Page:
Vila swayed for a split second, obviously startled by the teleport effect and the suddenness of their change of locale. Avon took advantage and rammed an elbow into the other man's ribs as hard as he could. As Vila gasped and fell slightly backwards, Avon spun to confront him...only to meet up with the business end of Vila's fist again. Surprised by Vila's quick reflexes and unaccountable lack of fear, Avon hesitated a fraction of a second and the moment was lost. Vila was all over him, pummeling him with fists and getting a kick or two in besides. Avon attempted to fight back, but the injury to his side, coupled with the loss of blood and the unexpectedness of Vila's assault worked against him. Vila hammered at him savagely and without let-up, until in the end, Avon simply went limp, hoping Vila would stop beating him.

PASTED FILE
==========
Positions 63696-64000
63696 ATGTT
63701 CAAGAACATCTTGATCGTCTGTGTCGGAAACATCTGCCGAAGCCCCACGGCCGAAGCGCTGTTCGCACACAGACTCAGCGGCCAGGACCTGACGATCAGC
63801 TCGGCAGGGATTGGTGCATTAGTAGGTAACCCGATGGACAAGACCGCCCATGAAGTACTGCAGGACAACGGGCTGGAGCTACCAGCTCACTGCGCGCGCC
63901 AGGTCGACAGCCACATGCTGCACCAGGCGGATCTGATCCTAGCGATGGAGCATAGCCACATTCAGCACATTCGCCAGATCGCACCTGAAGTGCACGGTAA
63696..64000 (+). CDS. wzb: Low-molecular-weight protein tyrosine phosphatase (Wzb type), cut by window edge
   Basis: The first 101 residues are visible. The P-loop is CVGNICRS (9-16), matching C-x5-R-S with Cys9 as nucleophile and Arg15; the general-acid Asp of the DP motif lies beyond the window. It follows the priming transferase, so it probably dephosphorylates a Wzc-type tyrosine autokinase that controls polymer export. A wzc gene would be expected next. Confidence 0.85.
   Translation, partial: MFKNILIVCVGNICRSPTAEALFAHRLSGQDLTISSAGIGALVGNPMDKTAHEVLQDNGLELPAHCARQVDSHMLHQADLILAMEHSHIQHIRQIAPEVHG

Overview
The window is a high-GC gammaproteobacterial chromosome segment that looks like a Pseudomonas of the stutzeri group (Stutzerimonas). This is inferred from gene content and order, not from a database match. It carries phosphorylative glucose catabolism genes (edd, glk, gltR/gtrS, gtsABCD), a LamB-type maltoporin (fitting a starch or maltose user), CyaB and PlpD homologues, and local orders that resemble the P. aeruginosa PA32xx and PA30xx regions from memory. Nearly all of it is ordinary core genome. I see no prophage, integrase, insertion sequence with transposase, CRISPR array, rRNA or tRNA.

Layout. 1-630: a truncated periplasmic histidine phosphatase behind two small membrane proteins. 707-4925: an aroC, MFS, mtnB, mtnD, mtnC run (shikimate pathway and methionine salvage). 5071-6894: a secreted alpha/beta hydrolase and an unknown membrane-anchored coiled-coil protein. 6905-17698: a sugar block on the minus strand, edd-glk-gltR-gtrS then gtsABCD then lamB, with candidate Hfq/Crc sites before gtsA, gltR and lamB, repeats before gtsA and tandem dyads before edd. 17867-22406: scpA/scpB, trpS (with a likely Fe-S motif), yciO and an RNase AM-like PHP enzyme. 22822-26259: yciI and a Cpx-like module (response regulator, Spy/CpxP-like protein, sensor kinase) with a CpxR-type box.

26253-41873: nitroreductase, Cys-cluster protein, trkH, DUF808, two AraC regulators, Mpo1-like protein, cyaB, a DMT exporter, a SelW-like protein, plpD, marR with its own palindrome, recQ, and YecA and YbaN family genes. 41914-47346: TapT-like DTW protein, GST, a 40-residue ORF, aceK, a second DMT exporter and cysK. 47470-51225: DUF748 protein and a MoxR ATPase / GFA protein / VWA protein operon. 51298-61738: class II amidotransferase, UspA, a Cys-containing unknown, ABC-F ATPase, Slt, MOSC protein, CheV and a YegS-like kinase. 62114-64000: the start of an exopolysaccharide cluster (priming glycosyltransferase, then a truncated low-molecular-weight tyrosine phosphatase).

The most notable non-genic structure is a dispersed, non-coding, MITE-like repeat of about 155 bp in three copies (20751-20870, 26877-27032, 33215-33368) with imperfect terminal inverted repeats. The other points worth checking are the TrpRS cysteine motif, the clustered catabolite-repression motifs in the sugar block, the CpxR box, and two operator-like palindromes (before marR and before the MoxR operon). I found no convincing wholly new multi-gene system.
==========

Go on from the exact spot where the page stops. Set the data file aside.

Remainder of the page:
In the background, he could hear Tarrant's voice coming faintly over their bracelet communicators and he silently cursed Tarrant for his lack of patience. The noise did, however, serve to distract Vila and he sat up, still straddling Avon.

"What's this, then?" Vila asked between clenched teeth, pulling Avon's limp hand up and staring at the bracelet on his wrist. "A communicator?" He jerked the bracelet off and let Avon's arm flop back to the pavement. The computer tech winced as his hand hit and then winced again as Vila poked him in the ribs.

"I know you're still awake, rat-face. What is this thing?"

Avon cracked his eyes open. "As you said. It is a communicator."

He shivered slightly as Vila took the bracelet and shoved it into his shirt pocket. He seemed to finally notice that he was wearing an identical bracelet. He took it off, stared at it a moment, then dropped it to the ground and crushed it under one boot heel.